Michelle Donnelly


Esther Perel Gets Ready For a 3,000-Person Group Date

Eroticism, love, and a whole lot of advice with your favorite relationship therapist.

Esther Perel has often said that couples therapy is the best show in town — in fact, that’s the basis of the psychotherapist and author’s podcast Where Should We Begin, where you can listen in to real (anonymous) sessions between lovers, family, and coworkers. The podcast has been so wildly successful that she’s taken her insights on the road with a series of interactive events (during which she gives relationship advice in real time to members of the audience). Both her 2022 Australia tour and 2023 London show sold out. Now, she’s getting ready to embark on her U.S. tour, which starts April 4 in Philadelphia and stops in Boston, D.C., New York, Los Angeles, Seattle, and San Francisco.

Perel has built a career around discussing the push and pull of relationships, so it comes as little surprise that she says she views each leg of the tour as a “3000-person date” rather than a one-sided lecture. Perel even likes to source feedback on the spot from her audience, which is something her podcast fans will recognize. “I actually need the permission to not feel good when that's the case,” she says. “And at other times, I like the permission to just be really elated because I feel that it was a beautiful, creative, rich evening. Like a perfect meal.”

Or a roller coaster — Perel says she experiences an entire emotional journey before stepping on stage, and even when all the conversations are over and the connections have been made, she’s been known to make a friend at each show and invite them to the after-party. Ahead, Perel walks us through how she gets ready for a group date, sharing her best pieces of dating advice along the way.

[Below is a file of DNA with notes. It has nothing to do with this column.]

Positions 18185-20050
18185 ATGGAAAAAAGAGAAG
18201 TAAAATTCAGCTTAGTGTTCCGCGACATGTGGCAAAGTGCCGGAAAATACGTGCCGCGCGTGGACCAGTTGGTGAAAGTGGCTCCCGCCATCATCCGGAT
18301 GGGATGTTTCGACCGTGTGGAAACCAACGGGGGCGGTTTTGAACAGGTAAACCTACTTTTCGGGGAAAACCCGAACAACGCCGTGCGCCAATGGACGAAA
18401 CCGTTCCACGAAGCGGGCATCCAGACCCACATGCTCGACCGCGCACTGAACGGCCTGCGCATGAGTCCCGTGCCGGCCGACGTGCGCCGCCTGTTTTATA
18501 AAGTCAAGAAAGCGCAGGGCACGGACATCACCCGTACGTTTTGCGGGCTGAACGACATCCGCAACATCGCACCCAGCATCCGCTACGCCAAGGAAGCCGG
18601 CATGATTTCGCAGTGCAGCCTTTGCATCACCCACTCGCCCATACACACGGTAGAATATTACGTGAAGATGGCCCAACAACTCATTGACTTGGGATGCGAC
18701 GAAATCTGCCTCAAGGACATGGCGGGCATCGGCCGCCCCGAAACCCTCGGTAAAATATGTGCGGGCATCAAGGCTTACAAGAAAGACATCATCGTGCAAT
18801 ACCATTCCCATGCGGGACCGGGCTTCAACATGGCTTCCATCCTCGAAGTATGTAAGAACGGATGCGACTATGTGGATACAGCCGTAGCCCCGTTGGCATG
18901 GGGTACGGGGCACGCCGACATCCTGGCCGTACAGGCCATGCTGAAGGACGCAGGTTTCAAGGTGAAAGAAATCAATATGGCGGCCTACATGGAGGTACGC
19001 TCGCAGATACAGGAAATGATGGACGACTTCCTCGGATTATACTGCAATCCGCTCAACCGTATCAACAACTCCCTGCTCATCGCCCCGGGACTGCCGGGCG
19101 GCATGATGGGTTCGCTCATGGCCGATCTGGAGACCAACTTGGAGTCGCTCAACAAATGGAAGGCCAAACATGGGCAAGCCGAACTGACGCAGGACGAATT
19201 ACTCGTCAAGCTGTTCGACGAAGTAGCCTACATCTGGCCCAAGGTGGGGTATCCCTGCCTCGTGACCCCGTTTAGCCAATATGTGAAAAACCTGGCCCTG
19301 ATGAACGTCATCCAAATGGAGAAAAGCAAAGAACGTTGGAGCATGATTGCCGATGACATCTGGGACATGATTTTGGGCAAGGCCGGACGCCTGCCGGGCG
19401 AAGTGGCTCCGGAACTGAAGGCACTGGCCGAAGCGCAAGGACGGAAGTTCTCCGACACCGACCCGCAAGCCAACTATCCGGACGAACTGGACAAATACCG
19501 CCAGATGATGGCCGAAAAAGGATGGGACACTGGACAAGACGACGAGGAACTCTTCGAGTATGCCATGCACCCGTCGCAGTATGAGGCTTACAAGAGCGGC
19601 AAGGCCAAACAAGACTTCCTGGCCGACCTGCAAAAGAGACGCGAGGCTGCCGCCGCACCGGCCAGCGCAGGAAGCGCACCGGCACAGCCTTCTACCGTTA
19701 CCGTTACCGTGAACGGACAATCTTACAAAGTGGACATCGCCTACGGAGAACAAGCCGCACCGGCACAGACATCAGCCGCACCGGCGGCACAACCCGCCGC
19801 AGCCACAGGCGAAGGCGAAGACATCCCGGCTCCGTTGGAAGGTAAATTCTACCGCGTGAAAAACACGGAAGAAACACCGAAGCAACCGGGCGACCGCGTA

Coutesy of Esther Perel
Coutresy of Esther Perel
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How do you prepare for a group date (your live show)?

If it's one person or 3000 people, I go through the same roller coaster. You would think that after so many years of going on many first dates I would be, by now, inoculated — but I'm not. First, I'm imagining it and it's all magical thinking and it feels very exciting. When it becomes a reality, I start to think, “Sh*t, what did I do?” Then I start to feel like I can’t let myself or anyone else down so I have to deliver. I do a lot of breathing before I come to the date and make sure I’m never in a dark place. I want to see the people I’m talking to. Once I start, it’s not so scary.

How do you unwind after?

Energetically, I’m usually in an adrenaline state so it takes a few hours to really come down. But the major thing I like to do is to just be with people I care about. It’s not that I have a particular way that I unwind. I like the serendipity of what the show brings that is going to lead to the after-show, which none of us could have planned.

What do you like to wear on a date to feel good?

Something that you stop to look at but then is also deeply comfortable. I can’t be bothered wondering if something sticks out, I need to feel like the thing on me blends with my body and is a clean somatic experience. These days, I’m into suits. I like pant suits because they fit the bill and serve all purposes. I like clothing that exudes confidence but it doesn’t have to try and be sexy. Yes, I talk about sex, but I don't have clothing that alludes to it.

Courtesy of Esther Perel

I like when you talk about not giving the best of ourselves to everyone but our partners. Do you have a routine that helps you to show up as your best self in your relationships?